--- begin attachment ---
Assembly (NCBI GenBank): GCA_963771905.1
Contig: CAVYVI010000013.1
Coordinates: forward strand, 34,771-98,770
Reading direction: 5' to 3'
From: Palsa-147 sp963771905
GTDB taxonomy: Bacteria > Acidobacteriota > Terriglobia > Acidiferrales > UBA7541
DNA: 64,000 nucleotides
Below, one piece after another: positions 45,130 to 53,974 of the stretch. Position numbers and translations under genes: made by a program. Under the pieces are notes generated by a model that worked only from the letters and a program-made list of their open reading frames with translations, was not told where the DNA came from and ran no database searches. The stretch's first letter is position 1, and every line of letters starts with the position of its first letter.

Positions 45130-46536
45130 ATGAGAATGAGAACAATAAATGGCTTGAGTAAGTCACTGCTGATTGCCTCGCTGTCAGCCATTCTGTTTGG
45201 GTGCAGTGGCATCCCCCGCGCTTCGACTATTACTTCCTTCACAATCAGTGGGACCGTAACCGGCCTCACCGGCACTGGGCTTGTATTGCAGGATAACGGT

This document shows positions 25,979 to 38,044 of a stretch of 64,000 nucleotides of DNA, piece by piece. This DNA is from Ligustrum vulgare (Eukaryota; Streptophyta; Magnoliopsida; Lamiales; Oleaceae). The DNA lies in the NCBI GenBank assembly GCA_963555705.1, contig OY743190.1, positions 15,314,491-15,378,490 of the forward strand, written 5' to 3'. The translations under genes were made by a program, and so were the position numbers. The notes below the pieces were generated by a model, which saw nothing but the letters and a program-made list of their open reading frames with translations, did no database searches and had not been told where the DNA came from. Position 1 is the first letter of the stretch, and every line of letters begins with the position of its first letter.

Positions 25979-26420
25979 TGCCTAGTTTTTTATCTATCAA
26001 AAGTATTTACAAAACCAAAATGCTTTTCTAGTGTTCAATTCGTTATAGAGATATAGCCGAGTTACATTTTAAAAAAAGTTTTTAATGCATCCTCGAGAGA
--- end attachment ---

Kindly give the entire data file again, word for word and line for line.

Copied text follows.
Assembly (NCBI GenBank): GCA_963771905.1
Contig: CAVYVI010000013.1
Coordinates: forward strand, 34,771-98,770
Reading direction: 5' to 3'
From: Palsa-147 sp963771905
GTDB taxonomy: Bacteria > Acidobacteriota > Terriglobia > Acidiferrales > UBA7541
DNA: 64,000 nucleotides
Below, one piece after another: positions 45,130 to 53,974 of the stretch. Position numbers and translations under genes: made by a program. Under the pieces are notes generated by a model that worked only from the letters and a program-made list of their open reading frames with translations, was not told where the DNA came from and ran no database searches. The stretch's first letter is position 1, and every line of letters starts with the position of its first letter.

Positions 45130-46536
45130 ATGAGAATGAGAACAATAAATGGCTTGAGTAAGTCACTGCTGATTGCCTCGCTGTCAGCCATTCTGTTTGG
45201 GTGCAGTGGCATCCCCCGCGCTTCGACTATTACTTCCTTCACAATCAGTGGGACCGTAACCGGCCTCACCGGCACTGGGCTTGTATTGCAGGATAACGGT

This document shows positions 25,979 to 38,044 of a stretch of 64,000 nucleotides of DNA, piece by piece. This DNA is from Ligustrum vulgare (Eukaryota; Streptophyta; Magnoliopsida; Lamiales; Oleaceae). The DNA lies in the NCBI GenBank assembly GCA_963555705.1, contig OY743190.1, positions 15,314,491-15,378,490 of the forward strand, written 5' to 3'. The translations under genes were made by a program, and so were the position numbers. The notes below the pieces were generated by a model, which saw nothing but the letters and a program-made list of their open reading frames with translations, did no database searches and had not been told where the DNA came from. Position 1 is the first letter of the stretch, and every line of letters begins with the position of its first letter.

Positions 25979-26420
25979 TGCCTAGTTTTTTATCTATCAA
26001 AAGTATTTACAAAACCAAAATGCTTTTCTAGTGTTCAATTCGTTATAGAGATATAGCCGAGTTACATTTTAAAAAAAGTTTTTAATGCATCCTCGAGAGA